That vital step is orchestrated by the product of a single gene called Six3, which guides the formation of the embryonic part of the brain called the forebrain. The forebrain is destined to contain, among other structures, the eyes, olfactory center and cerebrum.
St. Jude scientists showed that the Six3 gene ensures proper development of the forebrain by halting the activity of another gene, called Wnt1, which had previously been shown to control the development of more posterior parts of the brain.
The action of the Six3 protein in directly blocking the activity of the Wnt1 protein prevents abnormal extension of the posterior part of the embryonic brain into what is normally destined to be the forebrain. Once protected by Six3, the forebrain matures, giving rise to some of the higher centers that control a variety of critical functions such as thought, memory and the senses of sight and smell.
We showed that Six3 is one of the key elements preventing Wnt1 from disrupting normal development of the forebrain, said Oleg V. Lagutin, PhD, a post-doctoral fellow in the Department of Genetics at St. Jude. Lagutin, who works in the laboratory of Guillermo Oliver, Ph.D., an associate member in the department, is the lead author of a report on this work, which appears in the Feb. 1, 2003 issue of the journal Genes & Development.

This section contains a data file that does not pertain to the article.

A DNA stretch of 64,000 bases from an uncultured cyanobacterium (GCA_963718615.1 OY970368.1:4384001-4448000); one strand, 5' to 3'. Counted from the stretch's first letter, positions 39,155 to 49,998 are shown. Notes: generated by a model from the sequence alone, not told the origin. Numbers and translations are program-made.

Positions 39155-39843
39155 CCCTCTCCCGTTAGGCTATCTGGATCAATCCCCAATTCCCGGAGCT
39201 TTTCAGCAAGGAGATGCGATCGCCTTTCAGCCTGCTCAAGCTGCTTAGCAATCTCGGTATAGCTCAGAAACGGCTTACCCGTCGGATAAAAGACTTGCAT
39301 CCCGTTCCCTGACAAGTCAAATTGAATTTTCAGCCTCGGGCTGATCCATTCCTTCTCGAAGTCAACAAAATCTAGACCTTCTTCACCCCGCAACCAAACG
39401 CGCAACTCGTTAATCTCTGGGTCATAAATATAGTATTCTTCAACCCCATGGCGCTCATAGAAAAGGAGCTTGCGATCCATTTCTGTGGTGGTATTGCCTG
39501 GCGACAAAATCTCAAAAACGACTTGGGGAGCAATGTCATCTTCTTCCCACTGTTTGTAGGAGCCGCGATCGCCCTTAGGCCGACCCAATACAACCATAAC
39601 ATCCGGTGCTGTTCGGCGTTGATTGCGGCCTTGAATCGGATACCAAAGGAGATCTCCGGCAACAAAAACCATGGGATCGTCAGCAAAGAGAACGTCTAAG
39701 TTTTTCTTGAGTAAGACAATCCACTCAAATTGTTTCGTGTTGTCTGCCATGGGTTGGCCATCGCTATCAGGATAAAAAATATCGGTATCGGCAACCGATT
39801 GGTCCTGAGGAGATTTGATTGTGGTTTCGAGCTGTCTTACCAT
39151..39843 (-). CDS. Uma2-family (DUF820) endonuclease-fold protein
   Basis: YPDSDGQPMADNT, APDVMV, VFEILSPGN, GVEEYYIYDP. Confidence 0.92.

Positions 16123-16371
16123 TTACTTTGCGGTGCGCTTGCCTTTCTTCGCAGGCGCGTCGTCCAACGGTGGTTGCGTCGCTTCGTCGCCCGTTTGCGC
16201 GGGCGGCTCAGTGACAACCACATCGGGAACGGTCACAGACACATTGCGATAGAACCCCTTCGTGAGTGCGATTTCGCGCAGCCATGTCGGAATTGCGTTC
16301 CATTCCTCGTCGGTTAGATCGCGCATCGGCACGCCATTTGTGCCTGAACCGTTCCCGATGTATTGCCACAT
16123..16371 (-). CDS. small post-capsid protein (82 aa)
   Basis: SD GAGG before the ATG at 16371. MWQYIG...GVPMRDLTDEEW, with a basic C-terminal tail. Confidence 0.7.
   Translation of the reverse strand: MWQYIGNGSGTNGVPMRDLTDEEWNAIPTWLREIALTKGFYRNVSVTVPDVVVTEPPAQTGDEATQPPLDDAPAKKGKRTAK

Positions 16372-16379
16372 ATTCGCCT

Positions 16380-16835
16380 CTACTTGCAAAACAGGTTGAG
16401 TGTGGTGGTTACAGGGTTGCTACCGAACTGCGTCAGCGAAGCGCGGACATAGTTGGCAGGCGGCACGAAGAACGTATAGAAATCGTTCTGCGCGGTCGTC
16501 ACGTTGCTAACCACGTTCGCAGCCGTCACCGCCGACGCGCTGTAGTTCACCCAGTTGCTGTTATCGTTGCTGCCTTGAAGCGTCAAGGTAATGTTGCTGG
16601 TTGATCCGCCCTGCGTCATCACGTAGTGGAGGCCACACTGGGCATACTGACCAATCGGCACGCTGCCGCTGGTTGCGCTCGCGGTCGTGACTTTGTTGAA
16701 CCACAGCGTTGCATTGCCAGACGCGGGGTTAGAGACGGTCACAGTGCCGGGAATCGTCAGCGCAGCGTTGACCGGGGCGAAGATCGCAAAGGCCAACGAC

The St. Jude researchers showed that in mutant mice lacking both copies of the gene for Six3 (Six3-/- mice), there was abnormal extension of the posterior brain into the anterior area of the brain, i.e., the part that would normally have developed into the forebrain. This malformation was caused by the abnormal expansion of Wnt1 a
Contact: Bonnie Cameron
St. Jude Children's Research Hospital